Inter-scan variability of coronary artery calcium scoring assessed on 64-multidetector computed tomography vs. dual-source computed tomography: a head-to-head comparison

Ghadri, Jelena R. ; Goetti, Robert ; Fiechter, Michael ; Pazhenkottil, Aju P. ; Küest, Silke M. ; Nkoulou, Rene N. ; Windler, Christina ; Buechel, Ronny R. ; Herzog, Bernhard A. ; Gaemperli, Oliver ; Templin, Christian ; Kaufmann, Philipp A.

In: European Heart Journal, 2011, vol. 32, no. 15, p. 1865-1874

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    Summary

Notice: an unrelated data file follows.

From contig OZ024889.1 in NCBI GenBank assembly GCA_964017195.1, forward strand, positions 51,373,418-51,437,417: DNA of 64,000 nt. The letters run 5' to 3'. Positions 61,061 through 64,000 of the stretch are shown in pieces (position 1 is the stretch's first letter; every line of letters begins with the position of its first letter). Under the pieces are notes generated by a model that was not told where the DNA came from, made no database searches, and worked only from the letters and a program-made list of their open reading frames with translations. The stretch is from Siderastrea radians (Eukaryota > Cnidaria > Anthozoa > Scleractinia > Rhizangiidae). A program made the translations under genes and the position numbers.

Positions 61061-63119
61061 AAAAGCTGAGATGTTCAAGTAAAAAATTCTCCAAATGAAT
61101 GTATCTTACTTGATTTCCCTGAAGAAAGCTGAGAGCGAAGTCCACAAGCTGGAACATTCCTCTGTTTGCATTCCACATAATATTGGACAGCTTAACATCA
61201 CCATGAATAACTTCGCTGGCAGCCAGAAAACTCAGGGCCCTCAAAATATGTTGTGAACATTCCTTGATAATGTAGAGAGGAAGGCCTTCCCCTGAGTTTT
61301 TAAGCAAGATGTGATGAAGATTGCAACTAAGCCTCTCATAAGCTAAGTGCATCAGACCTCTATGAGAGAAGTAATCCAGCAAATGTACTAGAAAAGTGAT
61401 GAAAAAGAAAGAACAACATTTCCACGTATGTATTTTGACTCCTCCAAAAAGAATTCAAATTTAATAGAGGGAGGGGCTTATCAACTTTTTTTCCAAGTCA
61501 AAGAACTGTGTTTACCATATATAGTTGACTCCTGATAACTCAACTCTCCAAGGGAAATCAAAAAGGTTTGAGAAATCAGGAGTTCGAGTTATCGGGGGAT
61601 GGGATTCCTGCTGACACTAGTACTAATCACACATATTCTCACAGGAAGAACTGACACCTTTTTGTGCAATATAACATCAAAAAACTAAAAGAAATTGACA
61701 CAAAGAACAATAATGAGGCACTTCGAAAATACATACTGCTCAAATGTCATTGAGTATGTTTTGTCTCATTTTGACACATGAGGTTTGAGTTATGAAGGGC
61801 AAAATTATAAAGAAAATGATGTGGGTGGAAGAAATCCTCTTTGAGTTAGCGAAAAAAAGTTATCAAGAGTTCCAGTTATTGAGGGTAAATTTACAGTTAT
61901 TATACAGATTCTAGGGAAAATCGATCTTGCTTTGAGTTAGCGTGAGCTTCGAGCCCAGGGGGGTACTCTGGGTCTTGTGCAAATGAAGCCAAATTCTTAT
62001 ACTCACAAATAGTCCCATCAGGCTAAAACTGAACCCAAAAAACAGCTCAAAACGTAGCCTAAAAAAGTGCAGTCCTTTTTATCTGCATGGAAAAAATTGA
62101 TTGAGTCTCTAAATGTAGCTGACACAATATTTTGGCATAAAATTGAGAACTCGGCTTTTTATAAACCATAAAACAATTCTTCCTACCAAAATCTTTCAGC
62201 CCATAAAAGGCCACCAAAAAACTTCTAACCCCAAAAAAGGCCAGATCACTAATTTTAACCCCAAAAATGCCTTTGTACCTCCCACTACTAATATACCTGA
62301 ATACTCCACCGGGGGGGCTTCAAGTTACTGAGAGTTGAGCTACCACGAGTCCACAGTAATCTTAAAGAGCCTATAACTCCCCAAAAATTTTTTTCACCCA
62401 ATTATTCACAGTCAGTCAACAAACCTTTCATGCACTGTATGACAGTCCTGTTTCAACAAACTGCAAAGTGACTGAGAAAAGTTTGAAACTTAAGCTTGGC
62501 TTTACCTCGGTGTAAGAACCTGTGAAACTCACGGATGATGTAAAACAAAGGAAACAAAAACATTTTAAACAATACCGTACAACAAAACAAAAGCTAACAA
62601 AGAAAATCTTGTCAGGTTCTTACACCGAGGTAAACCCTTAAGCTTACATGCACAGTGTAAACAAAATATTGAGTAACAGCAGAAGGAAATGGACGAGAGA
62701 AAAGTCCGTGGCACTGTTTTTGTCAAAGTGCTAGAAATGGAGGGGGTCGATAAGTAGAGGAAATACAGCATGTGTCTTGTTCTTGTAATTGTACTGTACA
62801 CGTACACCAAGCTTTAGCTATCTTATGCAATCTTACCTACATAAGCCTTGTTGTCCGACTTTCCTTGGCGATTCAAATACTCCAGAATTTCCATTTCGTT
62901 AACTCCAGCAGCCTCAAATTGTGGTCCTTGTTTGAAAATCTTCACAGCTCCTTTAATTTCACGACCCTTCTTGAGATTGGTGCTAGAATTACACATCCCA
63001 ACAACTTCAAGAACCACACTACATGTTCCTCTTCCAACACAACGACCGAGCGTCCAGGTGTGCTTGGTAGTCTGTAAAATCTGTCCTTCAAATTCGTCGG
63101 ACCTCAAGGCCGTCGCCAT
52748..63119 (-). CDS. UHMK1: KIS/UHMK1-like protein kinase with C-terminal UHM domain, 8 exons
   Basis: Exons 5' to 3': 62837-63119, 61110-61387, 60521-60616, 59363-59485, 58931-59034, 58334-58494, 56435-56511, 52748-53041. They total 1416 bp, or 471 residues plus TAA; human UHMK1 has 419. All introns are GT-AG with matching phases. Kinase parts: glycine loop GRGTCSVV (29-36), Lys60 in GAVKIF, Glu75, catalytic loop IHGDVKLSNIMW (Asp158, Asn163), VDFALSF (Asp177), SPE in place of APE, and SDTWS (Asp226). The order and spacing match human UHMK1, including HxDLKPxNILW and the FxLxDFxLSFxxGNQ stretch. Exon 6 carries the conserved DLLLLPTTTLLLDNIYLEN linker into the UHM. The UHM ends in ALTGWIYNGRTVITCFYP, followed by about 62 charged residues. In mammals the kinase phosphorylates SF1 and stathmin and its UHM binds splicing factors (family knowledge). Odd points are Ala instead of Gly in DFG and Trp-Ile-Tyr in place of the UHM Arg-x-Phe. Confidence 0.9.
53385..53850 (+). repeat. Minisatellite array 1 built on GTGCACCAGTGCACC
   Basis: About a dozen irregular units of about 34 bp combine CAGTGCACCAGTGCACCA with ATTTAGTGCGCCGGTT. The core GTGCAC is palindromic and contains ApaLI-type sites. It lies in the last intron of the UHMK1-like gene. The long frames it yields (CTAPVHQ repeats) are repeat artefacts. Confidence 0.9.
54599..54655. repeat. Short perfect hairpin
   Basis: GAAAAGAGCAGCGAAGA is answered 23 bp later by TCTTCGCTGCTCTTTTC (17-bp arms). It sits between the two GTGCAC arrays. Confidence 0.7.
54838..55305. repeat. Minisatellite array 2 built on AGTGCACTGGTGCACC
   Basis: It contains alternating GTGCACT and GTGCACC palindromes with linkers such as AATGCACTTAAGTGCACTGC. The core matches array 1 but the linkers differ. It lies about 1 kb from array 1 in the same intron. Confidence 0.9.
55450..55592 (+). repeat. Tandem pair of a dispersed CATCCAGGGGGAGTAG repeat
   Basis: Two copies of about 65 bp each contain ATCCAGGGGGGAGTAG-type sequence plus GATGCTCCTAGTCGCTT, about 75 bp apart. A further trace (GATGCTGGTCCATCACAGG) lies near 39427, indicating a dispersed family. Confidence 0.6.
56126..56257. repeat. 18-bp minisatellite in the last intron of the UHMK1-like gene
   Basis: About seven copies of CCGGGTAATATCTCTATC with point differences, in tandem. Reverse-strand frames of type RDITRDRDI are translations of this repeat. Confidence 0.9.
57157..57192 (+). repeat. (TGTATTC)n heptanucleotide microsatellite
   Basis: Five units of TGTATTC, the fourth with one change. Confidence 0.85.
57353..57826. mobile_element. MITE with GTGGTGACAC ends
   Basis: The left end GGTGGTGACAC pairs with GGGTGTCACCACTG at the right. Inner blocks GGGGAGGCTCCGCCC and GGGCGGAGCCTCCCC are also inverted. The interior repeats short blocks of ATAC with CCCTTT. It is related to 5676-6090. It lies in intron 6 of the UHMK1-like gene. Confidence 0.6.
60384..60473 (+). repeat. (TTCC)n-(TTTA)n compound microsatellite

Aims Coronary artery calcium (CAC) scoring has emerged as a tool for risk stratification and potentially for monitoring response to risk factor modification. Therefore, repeat measurements should provide robust results and low inter-scanner variability for allowing meaningful comparison. The purpose of this study was to investigate inter-scanner variability of CAC for Agatston, volume, and mass scores by head-to-head comparison using two different cardiac computed tomography scanners: 64-detector multislice CT (MSCT) and 64-slice dual-source CT (DSCT). Methods and results Thirty patients underwent CAC measurements on both 64-MSCT (GE LightSpeed XT scanner: 120 kV, 70 mAs, 2.5 mm slices) and 64-DSCT (Siemens Somatom Definition: 120 kV, 80 mAs, 3 mm slices) within <100 days (0-97). Retrospective intra-scan comparison revealed an excellent correlation. The excellent intra-scan (inter-observer) agreement was documented by narrow limits of agreement and a correlation coefficient of variation (COV) of r ≥ 0.99 (P < 0.001) for all CAC scores with a low COV for both scanners (64-MSCT/64-DSCT), i.e. Agatston (2.0/2.1%), mass (3.0/2.0%), and volume (4.7/3.9%). Inter-scanner comparison revealed larger Bland-Altman (BA) limits of agreement, despite high correlation (r ≥ 0.97) for all scores, with COV at 15.1, 21.6, and 44.9% for Agatston, mass, and volume scores. The largest BA limits were observed for volume scores (−1552.8 to 574.2), which was massively improved (−241.0 to 300.4, COV 11.5%) after reanalysing the 64-DSCT scans (Siemens) with GE software/workstation (while Siemens software/workstation does not allow cross-vendor analysis). Phantom measurements confirmed overestimation of volume scores by ‘syngo Ca-Scoring' (Siemens) software which should therefore be reviewed (vendor has been notified). Conclusion Intra- and inter-scan agreement of CAC measurement in a given data set is excellent. Inter-scanner variability is reasonable, particularly for Agatston units in the clinically most relevant range <1000. The use of different software solutions has a greater influence particularly on volume scores than the use of different scanner types